Inver Grove Heights Chiropractor Indicted On Health Care Fraud Charges

Timothy Guthman allegedly took advantage of a state law that gave reimbursements to medical professionals for providing services to patients who suffered injuries from a car accident.

Inver Grove Heights Chiropractor Indicted On Health Care Fraud Charges
A seventh Twin Cities chiropractor was charged last week for allegedly conspiring to commit health care fraud by billing insurance companies for services that were deemed medically unnecessary or were not performed.
Forty-three-year-old Timothy Guthman, owner of Inver Grove Heights-based Inver Family Chiropractic and Minneapolis-based Team Chiropractic, was indicted on one count each of conspiracy to commit health care fraud and conspiracy to commit mail fraud. He joins six other chiropractors and 15 other individuals in the metro area who were purportedly involved in an ongoing investigation led by the Minnesota Commerce Fraud Bureau and the FBI.
Last December, the agencies filed federal charges against the 21 individuals claiming they had set up a large-scale fraud scheme that took advantage of Minnesota’s No-Fault Automobile Insurance Act. In it, those who claim to have been in a car accident are guaranteed at least $20,000 in medical coverage, no matter if they were or were not at fault for the accident.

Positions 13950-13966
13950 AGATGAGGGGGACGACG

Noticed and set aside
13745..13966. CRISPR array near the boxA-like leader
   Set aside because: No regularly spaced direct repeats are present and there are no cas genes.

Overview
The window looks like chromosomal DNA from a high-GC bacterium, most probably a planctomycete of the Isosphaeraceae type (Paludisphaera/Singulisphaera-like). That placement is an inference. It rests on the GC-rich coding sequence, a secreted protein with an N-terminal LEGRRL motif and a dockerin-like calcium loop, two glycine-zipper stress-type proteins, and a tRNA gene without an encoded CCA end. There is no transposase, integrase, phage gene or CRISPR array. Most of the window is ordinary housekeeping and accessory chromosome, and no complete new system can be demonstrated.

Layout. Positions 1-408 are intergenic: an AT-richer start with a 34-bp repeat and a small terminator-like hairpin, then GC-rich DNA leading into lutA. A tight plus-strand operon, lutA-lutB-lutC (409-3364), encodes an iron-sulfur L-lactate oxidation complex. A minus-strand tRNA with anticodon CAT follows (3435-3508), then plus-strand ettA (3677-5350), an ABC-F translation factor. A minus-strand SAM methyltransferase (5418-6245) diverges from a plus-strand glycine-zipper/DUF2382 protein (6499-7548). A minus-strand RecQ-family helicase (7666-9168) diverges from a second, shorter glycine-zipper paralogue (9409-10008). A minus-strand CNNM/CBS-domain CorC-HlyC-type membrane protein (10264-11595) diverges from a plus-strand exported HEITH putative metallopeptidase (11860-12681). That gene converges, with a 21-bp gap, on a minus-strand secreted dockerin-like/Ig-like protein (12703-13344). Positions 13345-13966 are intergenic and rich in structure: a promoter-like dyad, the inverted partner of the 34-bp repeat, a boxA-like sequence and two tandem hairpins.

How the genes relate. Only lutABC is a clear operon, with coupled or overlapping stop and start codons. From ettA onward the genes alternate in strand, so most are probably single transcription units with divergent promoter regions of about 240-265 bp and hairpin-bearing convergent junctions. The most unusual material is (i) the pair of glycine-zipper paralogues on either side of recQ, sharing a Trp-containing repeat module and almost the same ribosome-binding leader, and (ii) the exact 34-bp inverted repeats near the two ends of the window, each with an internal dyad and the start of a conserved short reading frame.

According to the indictment, chiropractors like Guthman would ask patient recruiters, known as “runners,” to bring in patients for chiropractic appointments. The chiropractor would then submit a claim and receive reimbursements for their services, court filings indicate.
To encourage runners to bring in new patients, the indictment said Guthman and other chiropractors would allegedly provide kickback payments of $500 to $1,500 per patient. The checks runners received were allegedly given false memo lines, concealing the payments for uses such as “transportation,” “marketing” or “office supplies.”
Altogether, the indicted chiropractors ran their purported fraud scheme from 2010 to 2015 and billed insurance companies more than $20 million.
While announcing the first indictments back in December, now-former U.S. Attorney Andrew Luger said there could be more individuals that took part in the alleged scheme.
Guthman did not respond to TCB’s request for comment on the allegations against him.
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